bobby wolffFebruary 19th, 2016 at 7:51 pm

Hi Iain,

No doubt, if East does not overtake or even if he does and returns it, declarer cannot be sure (but only just fear) that East started life with but a doubleton club. However the discard of a spade instead of ruffing may only (odds on) just cause the lack of an overtrick where only at matchpoints will it make a big difference.

Of course, that fact strongly makes my preference for IMPs or rubber bridge where safeguarding games and slams to make far over rides attempts at overtricks which are so very important in scoring up more matchpoints, but in reality take away from some of the great beauty of our original game. However, to each his own!

We certainly agree on the BWTA choice of games and of course, Bob’s grandiose style.

bobby wolffFebruary 19th, 2016 at 8:00 pm

Hi Ted,

Yes, no doubt, it is fun and often productive to give declarer (or at least attempt) a phony view of what might be a distributional danger. Of course when it loses a sure defensive trick by instead only fooling partner when he leads a 3rd club and gives declarer a key sluff and ruff instead of giving you a possible overruff.

However one of the not talked about advantages of our multi-faceted game is that we can then annotate that story for all to hear and no one will be the wiser for it.

Yes, harm and foul, but no one will ever know, at least we hope, unless our former beloved partner is spilling the beans while undercover.

bobby wolffFebruary 19th, 2016 at 8:15 pm

Hi Ted (again),

Declarer’s hand was: s. xx, h. AKQJx, d. KJxx, c. Jx.

I had to dig deep for this one and so I am offering an apology to all concerned, especially since I would be inclined to make the same play (with your defensive hand) of overtaking the club and back.

As Steve McQueen bellowed to his sidekick in the “Cincinnati Kid” many more years ago than I can count, “You ain’t ready for me yet, kid”.

slarFebruary 19th, 2016 at 9:09 pm

I wish there were more hands like this out there. I’d like to think I could beat the field more often than not. Last night our opponents must have been on crystal meth or something because they were bidding and bidding and bidding like crazy. In 24 hands, we defended 4 doubled contracts (+500, +1100, +800, -550) and only declared six times. It was exhausting playing all of this defense and frustrating knowing that we were going to get fixed on some of these hands. It will be nice to finish a session in the 60%s when playing defense almost the whole time.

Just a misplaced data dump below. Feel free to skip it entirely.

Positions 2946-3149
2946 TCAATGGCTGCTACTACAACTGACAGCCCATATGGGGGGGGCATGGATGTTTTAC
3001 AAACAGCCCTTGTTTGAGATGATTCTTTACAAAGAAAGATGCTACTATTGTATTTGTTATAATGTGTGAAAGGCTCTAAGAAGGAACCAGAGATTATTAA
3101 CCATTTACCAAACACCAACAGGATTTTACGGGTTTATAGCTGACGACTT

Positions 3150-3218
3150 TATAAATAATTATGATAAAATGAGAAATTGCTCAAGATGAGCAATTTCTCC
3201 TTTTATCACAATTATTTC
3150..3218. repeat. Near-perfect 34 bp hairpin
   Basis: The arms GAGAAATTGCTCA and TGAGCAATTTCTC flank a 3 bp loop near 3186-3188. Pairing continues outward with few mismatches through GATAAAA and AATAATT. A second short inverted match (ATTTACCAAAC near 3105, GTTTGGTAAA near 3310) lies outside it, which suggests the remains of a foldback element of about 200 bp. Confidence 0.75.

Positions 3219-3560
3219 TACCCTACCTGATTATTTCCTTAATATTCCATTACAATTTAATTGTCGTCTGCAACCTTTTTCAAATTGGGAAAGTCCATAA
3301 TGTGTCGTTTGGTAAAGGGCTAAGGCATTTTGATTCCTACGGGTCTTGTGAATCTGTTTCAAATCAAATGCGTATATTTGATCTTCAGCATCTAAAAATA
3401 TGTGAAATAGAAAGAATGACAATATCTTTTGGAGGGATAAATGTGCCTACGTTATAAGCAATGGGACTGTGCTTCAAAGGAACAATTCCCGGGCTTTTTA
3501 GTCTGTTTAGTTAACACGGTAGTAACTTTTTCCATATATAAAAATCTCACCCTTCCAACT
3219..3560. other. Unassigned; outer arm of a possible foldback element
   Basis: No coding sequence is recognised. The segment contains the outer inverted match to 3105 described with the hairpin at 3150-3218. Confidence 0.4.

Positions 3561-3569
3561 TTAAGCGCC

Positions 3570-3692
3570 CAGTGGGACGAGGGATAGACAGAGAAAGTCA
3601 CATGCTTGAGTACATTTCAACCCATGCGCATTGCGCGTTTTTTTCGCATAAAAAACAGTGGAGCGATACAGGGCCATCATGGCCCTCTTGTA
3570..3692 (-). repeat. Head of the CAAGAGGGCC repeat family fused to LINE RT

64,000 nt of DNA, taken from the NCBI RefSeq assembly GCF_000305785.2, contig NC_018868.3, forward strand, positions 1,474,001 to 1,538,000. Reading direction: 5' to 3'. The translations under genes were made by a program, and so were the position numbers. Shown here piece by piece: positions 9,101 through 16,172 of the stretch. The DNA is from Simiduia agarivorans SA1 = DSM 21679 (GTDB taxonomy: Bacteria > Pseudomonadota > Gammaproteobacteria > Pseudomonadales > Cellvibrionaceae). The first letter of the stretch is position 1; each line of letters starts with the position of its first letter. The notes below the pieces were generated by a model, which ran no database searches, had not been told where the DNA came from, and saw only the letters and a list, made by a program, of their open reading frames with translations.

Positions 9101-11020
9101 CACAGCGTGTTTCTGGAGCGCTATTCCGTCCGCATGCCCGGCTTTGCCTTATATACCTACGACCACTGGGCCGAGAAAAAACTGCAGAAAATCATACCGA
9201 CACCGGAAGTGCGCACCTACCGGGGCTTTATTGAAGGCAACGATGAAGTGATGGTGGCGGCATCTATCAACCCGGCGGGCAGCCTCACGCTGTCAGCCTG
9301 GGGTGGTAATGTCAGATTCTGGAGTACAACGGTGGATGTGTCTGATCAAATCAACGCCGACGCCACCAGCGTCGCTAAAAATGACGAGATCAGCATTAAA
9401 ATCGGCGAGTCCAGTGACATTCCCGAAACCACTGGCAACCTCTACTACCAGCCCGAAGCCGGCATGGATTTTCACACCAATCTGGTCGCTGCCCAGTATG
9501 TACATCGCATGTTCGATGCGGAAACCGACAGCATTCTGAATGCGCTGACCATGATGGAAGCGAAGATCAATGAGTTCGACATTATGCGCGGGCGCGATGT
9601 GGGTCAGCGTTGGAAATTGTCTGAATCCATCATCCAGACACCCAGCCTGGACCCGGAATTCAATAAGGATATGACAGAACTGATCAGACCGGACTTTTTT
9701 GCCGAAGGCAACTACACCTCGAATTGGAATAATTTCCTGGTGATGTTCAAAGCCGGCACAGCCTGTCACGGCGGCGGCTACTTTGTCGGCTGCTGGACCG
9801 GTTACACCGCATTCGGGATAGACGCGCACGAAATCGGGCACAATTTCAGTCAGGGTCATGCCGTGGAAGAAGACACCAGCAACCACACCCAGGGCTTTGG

TedFebruary 20th, 2016 at 1:40 am

Hi Bobby,

Yes, my play would likely lose whenever declarer has a doubleton club, but it still feels right with my proposed hand and bidding. If declarer actually opened 1NT on that hand you’ve shown above, West would have 6 clubs to the KQ10 and the KQ of spades and might have overcalled even at this vulnerability.

bobby wolffFebruary 20th, 2016 at 5:47 am

Hi Slar,

No doubt, defense is much more difficult than declarer play when the player in the spotlight is looking at all 26 of his assets, while his opponents get only a look at half from the dummy and half from his own.

Therefore to have a 60%+ game while constantly defending all night should mean your partnership either played very well, or the other partnerships your way just gave out from having to defend so much.

From your report you seemed to be playing against very aggressive opponents, but nevertheless winning the battles.

At any rate, congratulations for your session.

bobby wolffFebruary 20th, 2016 at 5:56 am

Hi Ted,

Even with the clubs being 2-2 with the declarer, you only figure to possibly lose an overtrick, only important at matchpoints, since as you pointed out my example hand is much too far fetched to be taken seriously.

Also unless the opponents were vulnerable as you suggested the opening bidder’s 1NT might very well have been overcalled with 3 clubs.

One of the better old time books was called “Sure Tricks” an excellent declarer play specialty which was written so that the declarer had to play card combinations (not necessarily 13 tricks, but usually less) for no losers. As a novice I learned greatly from it as to novel ways to attack suits and such. I doubt there are many of that book still available, but if so, it would be fun to remember how tantalizing bridge became way back when.

Never stop reading about bridge, having a go at difficult hands and then discussing what made you do it. Best way to learn!

AviFebruary 21st, 2016 at 10:15 am

Bobby hi

BWTA – not all five card suits are indeed equal, but partner opened strong NT, and we have all those points outside our 5 carder.
doesn’t this increase the chances of partner holding points in H?